If it is open to criticism, the network can shed bad habits, innovate and diversify its programming by reaching out to member stations, audiences and outsiders.
When the British Broadcasting Corporation recently came under conservative criticism for allegedly tilting to the left, its managers conducted a review. They concluded that the BBC's reporting of particular stories was not typically biased against conservatives but that news subjects of concern to the right, such as immigration and business, were disproportionately neglected. A course correction broadened the BBC's audience and political support. NPR might benefit from a similar self-examination.
The network's self-critical evolution is vital because time, technological change and special interest lobbying have eroded to the vanishing point the public interest provisions of the 1934 Communications Act and other laws. Those provisions were intended to ensure that the commercial broadcasting industry helped strengthen the country's democracy by educating the public and promoting civil, inclusive debate. A modern, credible public media system anchored in NPR and PBS offers the best and most realistic way to address this failure.
To guide the broadcasting industry's public purpose, the Communications Act required that the nation's finite airwaves be allocated in "the public interest, convenience, and necessity." Today, for all the changes of the digital age, licensed broadcasters and other commercial media outlets still profit from exclusive access to public property - the airwaves, government-granted cable monopolies, satellite bands and the like.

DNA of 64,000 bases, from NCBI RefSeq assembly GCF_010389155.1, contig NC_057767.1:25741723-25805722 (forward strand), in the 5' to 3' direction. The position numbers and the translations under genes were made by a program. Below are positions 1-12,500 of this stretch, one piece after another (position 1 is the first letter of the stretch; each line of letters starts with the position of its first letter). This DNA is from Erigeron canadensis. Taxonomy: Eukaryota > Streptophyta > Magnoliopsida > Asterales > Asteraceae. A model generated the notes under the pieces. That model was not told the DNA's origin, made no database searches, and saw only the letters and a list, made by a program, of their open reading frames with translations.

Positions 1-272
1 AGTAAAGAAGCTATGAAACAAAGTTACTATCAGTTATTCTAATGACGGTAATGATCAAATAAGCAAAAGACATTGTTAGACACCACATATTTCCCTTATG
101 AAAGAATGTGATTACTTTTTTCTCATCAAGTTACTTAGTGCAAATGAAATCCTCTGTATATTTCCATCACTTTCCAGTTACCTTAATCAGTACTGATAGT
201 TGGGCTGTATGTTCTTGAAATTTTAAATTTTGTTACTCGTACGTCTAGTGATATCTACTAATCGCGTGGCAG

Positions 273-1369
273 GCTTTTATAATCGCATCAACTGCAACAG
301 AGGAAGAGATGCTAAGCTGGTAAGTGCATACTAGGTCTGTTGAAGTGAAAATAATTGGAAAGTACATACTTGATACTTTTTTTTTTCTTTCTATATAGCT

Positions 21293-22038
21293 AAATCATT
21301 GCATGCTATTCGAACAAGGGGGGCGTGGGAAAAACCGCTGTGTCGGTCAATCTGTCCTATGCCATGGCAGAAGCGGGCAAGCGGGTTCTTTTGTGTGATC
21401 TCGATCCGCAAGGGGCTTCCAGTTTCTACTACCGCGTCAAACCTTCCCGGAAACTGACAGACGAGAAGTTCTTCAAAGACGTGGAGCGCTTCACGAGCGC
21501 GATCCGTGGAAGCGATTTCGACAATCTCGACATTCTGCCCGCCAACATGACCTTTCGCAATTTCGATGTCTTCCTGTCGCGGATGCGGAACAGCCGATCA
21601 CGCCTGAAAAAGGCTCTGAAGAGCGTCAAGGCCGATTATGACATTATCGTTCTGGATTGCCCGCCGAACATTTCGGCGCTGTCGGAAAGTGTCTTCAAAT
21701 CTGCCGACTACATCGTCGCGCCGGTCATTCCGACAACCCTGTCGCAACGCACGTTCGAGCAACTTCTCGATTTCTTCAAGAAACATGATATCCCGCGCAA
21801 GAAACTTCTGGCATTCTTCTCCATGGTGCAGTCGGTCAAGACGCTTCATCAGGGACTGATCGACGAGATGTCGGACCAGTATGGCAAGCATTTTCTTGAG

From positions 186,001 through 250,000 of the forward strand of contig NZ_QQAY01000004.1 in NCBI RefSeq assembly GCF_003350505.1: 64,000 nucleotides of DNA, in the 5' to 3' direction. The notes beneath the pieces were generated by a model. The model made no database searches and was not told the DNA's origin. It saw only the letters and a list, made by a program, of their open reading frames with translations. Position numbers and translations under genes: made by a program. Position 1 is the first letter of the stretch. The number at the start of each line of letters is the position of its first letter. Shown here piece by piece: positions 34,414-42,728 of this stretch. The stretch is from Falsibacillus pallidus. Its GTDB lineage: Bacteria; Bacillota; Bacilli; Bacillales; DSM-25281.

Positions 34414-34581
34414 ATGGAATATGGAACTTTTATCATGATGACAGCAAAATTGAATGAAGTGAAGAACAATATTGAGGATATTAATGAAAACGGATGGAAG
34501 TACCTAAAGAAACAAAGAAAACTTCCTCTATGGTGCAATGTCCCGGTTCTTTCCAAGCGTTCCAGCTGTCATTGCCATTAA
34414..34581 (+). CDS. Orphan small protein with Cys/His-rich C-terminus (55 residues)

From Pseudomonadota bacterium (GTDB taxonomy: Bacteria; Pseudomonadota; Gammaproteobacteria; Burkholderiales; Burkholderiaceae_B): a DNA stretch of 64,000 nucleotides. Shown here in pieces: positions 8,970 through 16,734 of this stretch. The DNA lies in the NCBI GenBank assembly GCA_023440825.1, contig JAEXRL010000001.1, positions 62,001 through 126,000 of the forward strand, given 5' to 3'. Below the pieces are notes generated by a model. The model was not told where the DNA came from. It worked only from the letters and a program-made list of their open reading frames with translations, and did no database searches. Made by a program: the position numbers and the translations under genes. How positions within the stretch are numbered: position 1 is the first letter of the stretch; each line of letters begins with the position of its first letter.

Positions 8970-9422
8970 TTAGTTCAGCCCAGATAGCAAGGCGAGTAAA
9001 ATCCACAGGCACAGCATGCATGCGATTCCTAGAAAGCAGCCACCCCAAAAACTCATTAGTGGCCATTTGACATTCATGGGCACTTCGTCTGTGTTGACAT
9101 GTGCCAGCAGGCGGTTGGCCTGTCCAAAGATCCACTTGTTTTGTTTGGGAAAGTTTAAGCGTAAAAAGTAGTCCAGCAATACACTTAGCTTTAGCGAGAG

Yet the bargain by which these businesses compensate the public for this access is broken and in urgent need of reform. Many journalists instinctively recoil from engaging the details of communications policy, fearing that it might invite government encroachment on press freedoms. But it would be no wiser to ignore this failure than it would be to stop regulating offshore oil leases or maintaining public parks.
The Federal Communications Commission oversees the formal "public interest obligations" undertaken by broadcasters in exchange for their spectrum licenses. There has always been an eye-of-the-beholder aspect to these obligations, but during the 1960s and 1970s, broadcast networks and local stations understood that serious news reporting, public service announcements and education programming were required of them. In recent years, influenced by industry lobbyists, the rules have been so watered down that commercial broadcasters do little more than self-report on their service to the public. They do not have to file their reports with anyone but themselves, as long as those filings are available during office hours. The neutered system is symbolic of deeper failures of private media to serve the public interest.
Last summer, researchers led by my colleague Tom Glaisyer collected some of the public interest filings maintained by commercial broadcasters around the country. (Their work informs my more detailed argument for public media policy reform that is being published this week by the Columbia Journalism Review, available at www.cjr.org.)
Here in Washington, the research team visited WUSA (Channel 9), a CBS affiliate with a decent record of local news reporting. In a recent quarterly report, WUSA dutifully listed its contributions to the public interest, as required by federal law.